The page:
As I read Simon Crump’s My Elvis Blackout, the internet was venting its excitement and anger over some of the revelations thrown up by Lance Armstrong’s interview with Oprah Winfrey. The outrage over Armstrong is an indicator of how disappointing we find it when the people we look up to and idolise turn out to have feet of clay.
So how do you write about celebrities who are probably really awful people in real life? Crump’s solution – fictionalised accounts in which the celebrity in question commits crimes, acts of violence, and other grotesque acts. It’s as good an answer as any.
My Elvis Blackout has had an odd publication history; as Crump notes in the afterword, it has, since its creation in 1998, been “a chapbook, a hardback, a trade paperback, a tee-shirt, a short film, a CD and even a band”. It was published in 2000, was out of print for many years, and has recently been reissued as an ebook by Galley Beggar Press. In the interim Crump published Neverland, a lurid, fictionalised account of Michael Jackson that, the author claims, was finished mere hours before the singer died and was probably a rather startling contrast to some of the fawning accounts of his life that followed.
In My Elvis Blackout, Crump gives us a series of short stories (some are less than a page long) in which Elvis Presley is reimagined in a number of startling ways. He murders other celebrities, including Dame Barbara Cartland and “Lady in Red” singer Chris de Burgh – though de Burgh comes back as a zombie to complain. He stands up his high school girlfriend on the night of a dance, only to confess to her later that he has murdered a classmate and become obsessed with human hair. We hear of his adventures as a foetus, when he would escape his mother’s womb, dress in the poodle’s tartan coat and go shoplifting. Of the time he was drugged on a cooking show with hilarious results – until all those associated with the show were fired. Many of these stories are told in a matter-of-fact tone that is completely at odds with their subject matter. “It was pretty soon after the time when Elvis had been abducted by aliens and he was still very touchy about the whole topic of intergalactic space travel.” Or “convinced that Led Zeppelin had sabotaged his plane, Elvis was now on his way to teach them a lesson.”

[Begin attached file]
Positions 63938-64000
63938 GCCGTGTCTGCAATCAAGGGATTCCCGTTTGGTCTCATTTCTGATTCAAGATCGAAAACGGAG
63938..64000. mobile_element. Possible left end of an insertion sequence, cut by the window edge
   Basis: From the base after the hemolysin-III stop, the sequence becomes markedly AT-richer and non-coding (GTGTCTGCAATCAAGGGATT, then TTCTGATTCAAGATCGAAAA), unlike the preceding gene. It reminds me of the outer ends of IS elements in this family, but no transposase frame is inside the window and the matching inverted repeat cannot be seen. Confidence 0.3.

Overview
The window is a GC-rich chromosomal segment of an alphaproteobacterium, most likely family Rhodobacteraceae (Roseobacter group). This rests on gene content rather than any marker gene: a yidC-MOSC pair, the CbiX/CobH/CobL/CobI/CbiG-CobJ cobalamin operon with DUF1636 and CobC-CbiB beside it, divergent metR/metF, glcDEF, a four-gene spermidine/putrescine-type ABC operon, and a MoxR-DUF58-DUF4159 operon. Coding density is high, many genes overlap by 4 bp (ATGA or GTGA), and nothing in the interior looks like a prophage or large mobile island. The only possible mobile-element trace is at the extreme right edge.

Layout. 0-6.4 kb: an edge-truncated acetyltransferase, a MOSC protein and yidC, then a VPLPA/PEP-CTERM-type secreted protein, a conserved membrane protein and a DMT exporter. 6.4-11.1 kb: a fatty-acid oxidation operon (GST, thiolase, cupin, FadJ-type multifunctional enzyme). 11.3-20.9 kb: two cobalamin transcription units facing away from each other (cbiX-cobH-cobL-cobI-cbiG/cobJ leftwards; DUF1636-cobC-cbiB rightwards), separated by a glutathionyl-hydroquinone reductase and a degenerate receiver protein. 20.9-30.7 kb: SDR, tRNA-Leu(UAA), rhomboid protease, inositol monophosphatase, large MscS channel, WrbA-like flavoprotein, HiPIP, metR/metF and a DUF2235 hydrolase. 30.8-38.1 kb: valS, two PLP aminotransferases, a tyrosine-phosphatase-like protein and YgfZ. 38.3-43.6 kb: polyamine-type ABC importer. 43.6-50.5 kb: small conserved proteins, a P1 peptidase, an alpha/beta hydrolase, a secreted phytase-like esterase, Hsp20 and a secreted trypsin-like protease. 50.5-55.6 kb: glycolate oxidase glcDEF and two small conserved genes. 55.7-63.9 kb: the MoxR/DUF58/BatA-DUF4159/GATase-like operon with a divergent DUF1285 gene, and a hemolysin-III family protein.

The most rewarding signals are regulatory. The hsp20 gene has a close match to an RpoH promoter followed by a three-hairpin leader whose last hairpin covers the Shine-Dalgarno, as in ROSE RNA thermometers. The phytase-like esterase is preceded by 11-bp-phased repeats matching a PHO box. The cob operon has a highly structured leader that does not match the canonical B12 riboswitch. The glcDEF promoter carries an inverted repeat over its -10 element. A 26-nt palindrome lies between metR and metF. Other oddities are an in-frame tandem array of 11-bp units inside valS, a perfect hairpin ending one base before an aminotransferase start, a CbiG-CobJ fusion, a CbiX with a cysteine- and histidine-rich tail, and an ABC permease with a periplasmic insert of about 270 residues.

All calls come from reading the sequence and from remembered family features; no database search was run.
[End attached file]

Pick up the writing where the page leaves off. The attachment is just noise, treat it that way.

So how do you write about celebrities who are probably really awful people in real life? Crump’s solution – fictionalised accounts in which the celebrity in question commits crimes, acts of violence.
Dropcap OnViolence is a constant throughout the collection. Often it’s casual; out of nowhere a character’s throat will be slit or giant ants will eat the flesh off her. It is even tender; Angie Crumbaker describes the boyfriend who has just committed murder as “so handsome that my aching heart began to bleed”. Sometimes it is visceral, as when we read of cannibalistic rituals at Graceland, where “human entrails had formed a thick crust on the surface of the pool”. It’s never played for laughs, even when it could be. The abovementioned Led Zeppelin revenge plot goes terribly wrong, but it seems more to draw attention to its lack of humour than anything else.
As someone with only a mild interest in the musician, I often found names and associations that seemed vaguely familiar; such as a reference to Presley’s having to shave off his sideburns to enter the US army. This feels in some ways like a pre-internet book, pieced together from what scraps we do know about a celebrity. Crump says it was written in the mid-1990s, before the internet was quite as big a part of our lives as it is today.
But much of this, particularly what it obliquely says about celebrity culture, feels new and fresh. In his introduction to the book, Jon McGregor tells an anecdote about another of this year’s “fallen”celebrities, Jimmy Savile, and his sexual harassment of a young woman who was subsequently fired for retaliating. “We used to think this was a funny story” he says, after a beat.